Gary D. Cobban Jr. was preceded in death by his parents Gary D. Cobban Sr. and Delores (Dodi) Gunderson Cobban. Wishing him full pots always: his sisters Gerry Cobban Knagin (Gary Knagin) and Deanna Cobban; his children Brandi Fish (Tracy Fish), Barbara Cobban (Tim Shapland) and Erik Cobban; his grandkids Natalie Fish, Deacon Cobban, Bradly Cobban and Alexia Cobban; and his niece Kristin Cobban.
David Leigh Cobban, born April 8, 1989, in Mobile, Alabama, became the first boy child of Gary and Elgia to survive. Three angel boys happened between Barbara and David. As a result, his sister Barbara gave David his name, which means “one who is beloved.”
David, a very kind soul, loved his family and friends. He rarely said no when asked to help others, especially family. When gramma Dodi called, David appeared ready and willing no matter the task. As a youngster, the family referred to him as a gentle giant. He proved them correct by growing to a height far surpassing his dad and grandfather Gary Sr. and William. David had a legendary appetite.
When David wasn’t fishing, he played games. He liked to play online games, Xbox games and hands-on games. David played Pokémon, Magic the Gathering, Dungeons and Dragons, and his latest, Warhammer 40K. David purchased, assembled and painted his Warhammer army.
Most who knew him saw him with paint all over his hands, clothes and hair. They saw his painted works and listened to his many tales of construction and strategy. David relished his opportunities to build his army.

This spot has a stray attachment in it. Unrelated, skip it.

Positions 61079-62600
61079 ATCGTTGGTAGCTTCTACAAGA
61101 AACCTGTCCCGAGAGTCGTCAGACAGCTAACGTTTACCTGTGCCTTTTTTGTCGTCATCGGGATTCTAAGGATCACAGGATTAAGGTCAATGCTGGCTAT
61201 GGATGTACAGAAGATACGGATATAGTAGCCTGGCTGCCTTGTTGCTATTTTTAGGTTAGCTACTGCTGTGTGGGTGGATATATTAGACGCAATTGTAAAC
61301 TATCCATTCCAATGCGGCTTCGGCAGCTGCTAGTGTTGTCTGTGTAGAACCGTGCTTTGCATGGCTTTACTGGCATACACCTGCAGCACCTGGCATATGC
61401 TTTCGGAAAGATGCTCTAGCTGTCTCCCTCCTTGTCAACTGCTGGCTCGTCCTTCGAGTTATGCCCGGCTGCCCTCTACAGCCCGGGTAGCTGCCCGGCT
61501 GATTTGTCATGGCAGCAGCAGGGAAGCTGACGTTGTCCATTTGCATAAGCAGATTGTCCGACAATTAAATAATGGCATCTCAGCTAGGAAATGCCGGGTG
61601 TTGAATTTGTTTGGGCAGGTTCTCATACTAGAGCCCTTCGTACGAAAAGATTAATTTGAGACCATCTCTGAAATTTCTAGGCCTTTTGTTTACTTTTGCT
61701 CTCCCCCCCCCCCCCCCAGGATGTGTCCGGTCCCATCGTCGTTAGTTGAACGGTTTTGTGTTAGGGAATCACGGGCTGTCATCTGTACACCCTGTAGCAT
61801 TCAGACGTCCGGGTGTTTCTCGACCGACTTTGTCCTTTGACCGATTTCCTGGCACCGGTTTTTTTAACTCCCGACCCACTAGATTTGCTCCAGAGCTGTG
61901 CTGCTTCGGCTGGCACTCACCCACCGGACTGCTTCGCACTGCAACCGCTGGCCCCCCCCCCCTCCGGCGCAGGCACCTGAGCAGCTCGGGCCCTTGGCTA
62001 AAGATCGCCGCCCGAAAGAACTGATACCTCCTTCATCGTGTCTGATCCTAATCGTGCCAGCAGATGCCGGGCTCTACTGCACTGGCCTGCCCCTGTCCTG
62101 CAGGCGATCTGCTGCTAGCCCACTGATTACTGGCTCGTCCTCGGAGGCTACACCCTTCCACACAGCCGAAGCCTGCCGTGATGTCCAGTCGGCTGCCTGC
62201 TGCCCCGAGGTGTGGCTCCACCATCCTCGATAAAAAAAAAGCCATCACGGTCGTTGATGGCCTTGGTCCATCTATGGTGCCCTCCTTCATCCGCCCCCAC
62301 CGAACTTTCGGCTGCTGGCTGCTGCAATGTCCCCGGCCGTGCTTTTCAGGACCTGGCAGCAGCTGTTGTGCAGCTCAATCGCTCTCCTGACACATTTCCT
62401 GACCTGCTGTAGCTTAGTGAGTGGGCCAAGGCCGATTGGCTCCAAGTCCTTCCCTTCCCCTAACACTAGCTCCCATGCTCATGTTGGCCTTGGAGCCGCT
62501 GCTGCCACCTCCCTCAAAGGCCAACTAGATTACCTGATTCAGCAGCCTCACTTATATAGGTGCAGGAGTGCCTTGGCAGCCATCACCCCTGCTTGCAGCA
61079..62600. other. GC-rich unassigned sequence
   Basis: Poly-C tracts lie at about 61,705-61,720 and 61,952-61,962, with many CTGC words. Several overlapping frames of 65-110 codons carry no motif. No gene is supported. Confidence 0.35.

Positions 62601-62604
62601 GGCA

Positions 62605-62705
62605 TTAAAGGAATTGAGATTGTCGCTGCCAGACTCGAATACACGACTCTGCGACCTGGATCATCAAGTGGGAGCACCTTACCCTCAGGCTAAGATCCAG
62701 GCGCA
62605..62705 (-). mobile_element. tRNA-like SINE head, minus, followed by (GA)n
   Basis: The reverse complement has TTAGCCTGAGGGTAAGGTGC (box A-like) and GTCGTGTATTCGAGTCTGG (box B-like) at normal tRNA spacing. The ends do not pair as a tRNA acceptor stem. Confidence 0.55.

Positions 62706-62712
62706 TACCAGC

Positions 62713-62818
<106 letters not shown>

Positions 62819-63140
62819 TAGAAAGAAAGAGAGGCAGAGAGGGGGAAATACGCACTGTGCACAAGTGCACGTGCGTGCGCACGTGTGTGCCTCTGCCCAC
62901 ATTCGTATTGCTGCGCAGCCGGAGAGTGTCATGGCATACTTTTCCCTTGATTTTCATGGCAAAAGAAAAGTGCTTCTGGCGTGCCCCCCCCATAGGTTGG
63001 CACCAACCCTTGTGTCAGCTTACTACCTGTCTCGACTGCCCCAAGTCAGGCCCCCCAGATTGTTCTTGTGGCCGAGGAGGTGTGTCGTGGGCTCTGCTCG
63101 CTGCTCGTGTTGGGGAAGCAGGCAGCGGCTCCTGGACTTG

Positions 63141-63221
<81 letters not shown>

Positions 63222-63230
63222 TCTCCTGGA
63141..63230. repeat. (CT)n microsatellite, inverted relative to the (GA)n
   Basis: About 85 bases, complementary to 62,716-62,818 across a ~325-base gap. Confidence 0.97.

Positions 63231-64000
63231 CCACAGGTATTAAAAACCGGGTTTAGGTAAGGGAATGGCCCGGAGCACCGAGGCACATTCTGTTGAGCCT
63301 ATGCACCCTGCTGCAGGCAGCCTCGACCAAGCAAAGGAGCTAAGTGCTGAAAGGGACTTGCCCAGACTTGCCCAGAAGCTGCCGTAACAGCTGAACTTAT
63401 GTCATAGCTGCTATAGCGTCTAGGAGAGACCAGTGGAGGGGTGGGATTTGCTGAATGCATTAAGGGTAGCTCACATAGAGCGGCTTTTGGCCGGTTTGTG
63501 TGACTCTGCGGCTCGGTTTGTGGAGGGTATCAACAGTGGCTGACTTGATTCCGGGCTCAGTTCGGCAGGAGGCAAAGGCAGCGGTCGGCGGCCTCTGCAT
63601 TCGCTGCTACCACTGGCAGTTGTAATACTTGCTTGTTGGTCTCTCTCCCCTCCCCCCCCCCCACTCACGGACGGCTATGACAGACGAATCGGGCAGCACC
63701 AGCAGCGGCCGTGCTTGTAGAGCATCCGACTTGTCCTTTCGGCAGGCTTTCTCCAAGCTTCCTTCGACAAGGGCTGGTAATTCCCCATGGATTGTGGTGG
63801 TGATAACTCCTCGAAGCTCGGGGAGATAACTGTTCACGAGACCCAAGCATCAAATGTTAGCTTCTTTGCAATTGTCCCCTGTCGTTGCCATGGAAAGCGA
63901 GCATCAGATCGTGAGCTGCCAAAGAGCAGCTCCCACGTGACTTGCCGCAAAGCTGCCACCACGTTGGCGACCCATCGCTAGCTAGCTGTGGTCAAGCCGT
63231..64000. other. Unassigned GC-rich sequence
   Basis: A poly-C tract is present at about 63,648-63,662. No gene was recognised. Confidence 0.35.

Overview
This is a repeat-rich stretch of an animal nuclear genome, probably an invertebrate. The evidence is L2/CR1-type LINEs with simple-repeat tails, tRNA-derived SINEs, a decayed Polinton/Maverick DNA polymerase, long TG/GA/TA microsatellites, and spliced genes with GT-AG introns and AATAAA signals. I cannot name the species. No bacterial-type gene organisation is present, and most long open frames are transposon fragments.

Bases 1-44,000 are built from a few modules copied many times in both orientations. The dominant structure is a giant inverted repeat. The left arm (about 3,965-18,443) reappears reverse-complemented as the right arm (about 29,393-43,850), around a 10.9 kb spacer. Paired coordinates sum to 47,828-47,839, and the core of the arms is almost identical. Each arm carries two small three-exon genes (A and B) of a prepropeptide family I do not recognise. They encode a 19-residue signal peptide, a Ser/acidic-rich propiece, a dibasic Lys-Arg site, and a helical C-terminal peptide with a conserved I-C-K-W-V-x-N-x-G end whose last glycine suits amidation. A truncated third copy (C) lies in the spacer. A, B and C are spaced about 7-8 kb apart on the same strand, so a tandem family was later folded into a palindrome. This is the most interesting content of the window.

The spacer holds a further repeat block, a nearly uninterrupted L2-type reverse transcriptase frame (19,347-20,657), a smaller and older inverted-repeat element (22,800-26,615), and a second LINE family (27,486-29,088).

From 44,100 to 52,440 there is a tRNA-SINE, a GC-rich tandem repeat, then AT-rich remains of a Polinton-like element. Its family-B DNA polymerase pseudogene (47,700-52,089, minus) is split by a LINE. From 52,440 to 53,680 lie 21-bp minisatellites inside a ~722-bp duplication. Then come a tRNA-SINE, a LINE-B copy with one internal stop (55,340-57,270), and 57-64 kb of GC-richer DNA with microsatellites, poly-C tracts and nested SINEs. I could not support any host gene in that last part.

Within his family of hardworking, book-loving intellectuals, David took his nerdiness to a whole different realm far beyond expectations. He endured the teasing with a huge laugh.
David started tendering and cod fishing on the 100-foot F/V New Venture, 104-foot F/V Alaska Challenger, 103-foot F/V Amatuli and 98-foot F/V Arctic Dawn. His dad Gary took him in search of cod and crab on the 130-foot F/V Scandies Rose. They tended salmon together as well.
David loved spending time learning the family business with his dad.
David the GAMER! spent his off-season engaged in gaming.
David died in the wheelhouse of the F/V Scandies Rose with his dad Gary D Cobban Jr.
He was preceded in death by his paternal grandparents Gary D. Sr. and Dodi Cobban, as well as maternal grandfather Captain William J. Bickford, USCG Ret.
Wishing him full pots always: his maternal grandmother Elgia Bickford (Sr.); his mother Elgia Bickford (Jim Parker); his sisters Brandi Fish (Tracy Fish) and Barbara Cobban (Tim Shapland); his brother Erik Cobban; his nieces and nephews Natalie Fish, Deacon Cobban, Bradly Cobban and Alexia Cobban; his aunts Gerry Cobban Knagin (Gary Knagin) and Deanna Cobban; and his cousin Kristin Cobban.
All crab fishermen know the risks of their chosen profession. This time Davy Jones called in the Cobban men’s marker.
Gary and David, bless their Viking ancestry, fish the F/V Scandies Rose together in berserker mode chasing the monster crab of their dreams. Art Ganacias, Brock Rainey and Seth Rousseau-Gano have joined them onboard the F/V Scandies Rose for eternity.
Memorial Service will be held Saturday, Sept. 19, 2020, at 5:30 p.m. at the Elks. Bring a dish and story to share.
“It is not that life ashore is distasteful to me. But life at sea is better.” — Sir Francis Drake